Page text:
A NEW study is addressing the growing demand for goat meat.
The national project is led by NSW Department of Primary Industries (DPI) in collaboration with Charles Sturt University (CSU) through the Graham Centre for Agricultural Innovation.
NSW DPI livestock research officer, Gordon Refshauge, said the project will investigate factors influencing kid survival and causes of kid loss in local goatmeat production systems.
“Addressing this knowledge gap has the potential to substantially improve kid survival rates,” Dr Refshauge said.
“Managed and semi-managed rangeland systems, commercial enterprises in mixed farming and higher rainfall zones and goat studs breeding animals for meat production will be targeted to help quantify the scale and cost the impact of reproductive loss.”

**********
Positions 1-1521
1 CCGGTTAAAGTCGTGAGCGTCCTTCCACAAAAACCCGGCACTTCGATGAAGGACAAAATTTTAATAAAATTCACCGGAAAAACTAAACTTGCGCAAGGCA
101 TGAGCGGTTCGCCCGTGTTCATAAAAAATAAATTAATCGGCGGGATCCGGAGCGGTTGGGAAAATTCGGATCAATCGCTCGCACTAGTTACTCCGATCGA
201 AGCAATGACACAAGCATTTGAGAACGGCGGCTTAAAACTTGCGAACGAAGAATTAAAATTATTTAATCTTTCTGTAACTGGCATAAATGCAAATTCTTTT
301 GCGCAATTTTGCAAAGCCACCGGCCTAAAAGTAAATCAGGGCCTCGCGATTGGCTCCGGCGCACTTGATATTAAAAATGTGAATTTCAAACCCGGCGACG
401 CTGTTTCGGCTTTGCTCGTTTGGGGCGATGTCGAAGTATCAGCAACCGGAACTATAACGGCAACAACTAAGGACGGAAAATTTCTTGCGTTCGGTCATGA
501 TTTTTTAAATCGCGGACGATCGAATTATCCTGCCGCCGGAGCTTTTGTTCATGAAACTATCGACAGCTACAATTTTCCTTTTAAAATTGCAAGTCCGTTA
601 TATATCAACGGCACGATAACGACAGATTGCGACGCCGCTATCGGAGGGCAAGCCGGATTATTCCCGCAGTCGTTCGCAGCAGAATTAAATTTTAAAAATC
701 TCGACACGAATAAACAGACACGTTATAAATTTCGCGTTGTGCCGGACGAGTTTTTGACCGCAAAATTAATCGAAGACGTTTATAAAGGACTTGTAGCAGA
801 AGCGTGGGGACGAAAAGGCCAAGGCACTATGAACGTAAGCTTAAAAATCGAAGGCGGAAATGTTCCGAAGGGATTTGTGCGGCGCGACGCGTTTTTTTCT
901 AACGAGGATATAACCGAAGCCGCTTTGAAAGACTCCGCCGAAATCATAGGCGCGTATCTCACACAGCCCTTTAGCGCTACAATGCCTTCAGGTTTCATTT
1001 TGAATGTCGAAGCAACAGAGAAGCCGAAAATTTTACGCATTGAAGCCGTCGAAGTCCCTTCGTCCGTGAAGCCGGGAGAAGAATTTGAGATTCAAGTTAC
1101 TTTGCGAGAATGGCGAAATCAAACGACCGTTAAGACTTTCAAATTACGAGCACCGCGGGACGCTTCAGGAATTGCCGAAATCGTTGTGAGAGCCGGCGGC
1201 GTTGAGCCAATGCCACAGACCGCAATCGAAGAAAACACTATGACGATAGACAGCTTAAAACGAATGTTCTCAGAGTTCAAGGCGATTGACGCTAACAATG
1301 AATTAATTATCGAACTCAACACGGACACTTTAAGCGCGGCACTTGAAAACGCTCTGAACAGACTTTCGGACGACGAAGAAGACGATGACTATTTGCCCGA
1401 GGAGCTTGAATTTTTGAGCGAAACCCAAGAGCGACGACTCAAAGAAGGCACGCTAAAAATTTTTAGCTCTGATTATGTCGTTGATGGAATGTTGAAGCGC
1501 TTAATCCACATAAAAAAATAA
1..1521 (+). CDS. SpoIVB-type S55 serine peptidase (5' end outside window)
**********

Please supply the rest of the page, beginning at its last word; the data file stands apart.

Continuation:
We expect to uncover variation within those production systems given the diverse geographical spread of the Australian goat industry.”
Input from producers is critical to ensuring results can be applied on-farm to improve the national goatmeat supply and researchers will seek their assistance when the project begins next year. Producers will have the opportunity to work with leading researchers and specialists in animal reproduction, nutrition, maternal efficiency, herd health and veterinary epidemiology.
Acting Graham Centre director and CSU associate professor, Marta Hernandez-Jover, said CSU students will contribute to research efforts which contribute to building capacity within the goat industry.